This post was written by RHAP’s field organizer in Texas, Jenny Horton. She was at the state capital during the July special legislative sessions to vote on a bill that contained sweeping restrictions on abortion access in Texas. Senator Wendy Davis’s filibuster to prevent passing the bill mobilized reproductive health/rights/justice advocates in the state and across the country. Jenny was one of the many who signed up to provide public testimony against the bills and rallied with reproductive health supporters and advocates from all over the state. This piece is a reflection on her time at the capital and the subsequent passing of HB2.
Deep in the heart of Texas, we stood with Wendy. We were ready to go to the Capitol at a moment’s notice! We signed up to testify and waited all night—some of us signed up to testify and were never allowed to speak at all. We saw memes on Facebook and Twitter from pro-life conservatives accusing us of chanting “Hail Satan” in the Capitol, accusing us of being murderers, accusing us of not being “Real Texans.” We gave up our tampons. Medical professionals listened to politicians, politicians with no clinical education, tell them about women’s health. Young men whose grandmothers died in botched back alley abortions weren’t allowed to speak. It made us so angry that we talked to all of our friends and families, until thousands of committed pro-choice progressives were standing with Wendy, marching for our cause, and rallying for what’s right in the oppressive Texas heat.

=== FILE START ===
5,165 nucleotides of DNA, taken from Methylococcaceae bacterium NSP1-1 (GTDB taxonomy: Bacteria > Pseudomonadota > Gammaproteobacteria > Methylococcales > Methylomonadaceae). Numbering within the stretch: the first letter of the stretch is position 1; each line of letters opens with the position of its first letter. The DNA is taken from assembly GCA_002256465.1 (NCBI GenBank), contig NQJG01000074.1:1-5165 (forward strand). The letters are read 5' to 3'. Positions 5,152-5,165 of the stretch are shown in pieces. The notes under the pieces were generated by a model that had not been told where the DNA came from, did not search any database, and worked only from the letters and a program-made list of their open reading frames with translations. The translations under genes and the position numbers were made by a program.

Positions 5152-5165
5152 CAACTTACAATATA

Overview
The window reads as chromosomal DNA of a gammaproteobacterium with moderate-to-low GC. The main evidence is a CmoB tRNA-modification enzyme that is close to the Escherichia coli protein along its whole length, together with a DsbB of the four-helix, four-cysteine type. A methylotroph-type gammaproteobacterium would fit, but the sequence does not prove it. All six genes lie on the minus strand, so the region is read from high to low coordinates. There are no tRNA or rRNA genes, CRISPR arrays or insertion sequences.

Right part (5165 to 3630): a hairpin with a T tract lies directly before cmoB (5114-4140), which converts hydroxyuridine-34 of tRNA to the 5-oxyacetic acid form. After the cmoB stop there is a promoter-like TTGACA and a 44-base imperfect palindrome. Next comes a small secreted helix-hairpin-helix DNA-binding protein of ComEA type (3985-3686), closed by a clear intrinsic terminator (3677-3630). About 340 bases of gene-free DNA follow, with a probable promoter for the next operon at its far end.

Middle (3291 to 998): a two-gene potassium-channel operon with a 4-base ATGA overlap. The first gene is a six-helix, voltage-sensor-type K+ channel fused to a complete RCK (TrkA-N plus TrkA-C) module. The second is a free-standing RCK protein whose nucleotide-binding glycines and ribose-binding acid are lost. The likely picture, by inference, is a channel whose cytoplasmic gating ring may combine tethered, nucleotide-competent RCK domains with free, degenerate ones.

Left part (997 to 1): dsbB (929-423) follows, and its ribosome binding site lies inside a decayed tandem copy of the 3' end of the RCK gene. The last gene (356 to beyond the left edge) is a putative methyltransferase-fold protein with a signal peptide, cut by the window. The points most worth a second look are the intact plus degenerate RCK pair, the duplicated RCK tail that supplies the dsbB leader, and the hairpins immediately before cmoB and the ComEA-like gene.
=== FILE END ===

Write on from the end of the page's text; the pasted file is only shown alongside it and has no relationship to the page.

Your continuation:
It’s hard to explain the South to someone that hasn’t lived here. Living in the South is the art of holding complexity—understanding the issues that face us politically but remaining completely enamored with the people that call this place home. It’s difficult for women and men in Texas to mobilize in such a fierce and coordinated away against these attacks on women’s health and to see the legislation pass anyway. It’s hard to hold that complexity when it seems like several people in the state hate you because you know, without a doubt, that women must have access to abortion care.
In spite of these incredible challenges, we continue the fight. We are fighting against mandatory adoption counseling, fetal heartbeat bills, and lack of access for the women living in the Rio Grande valley. We are fighting for our home.
It’s truly a labor of love.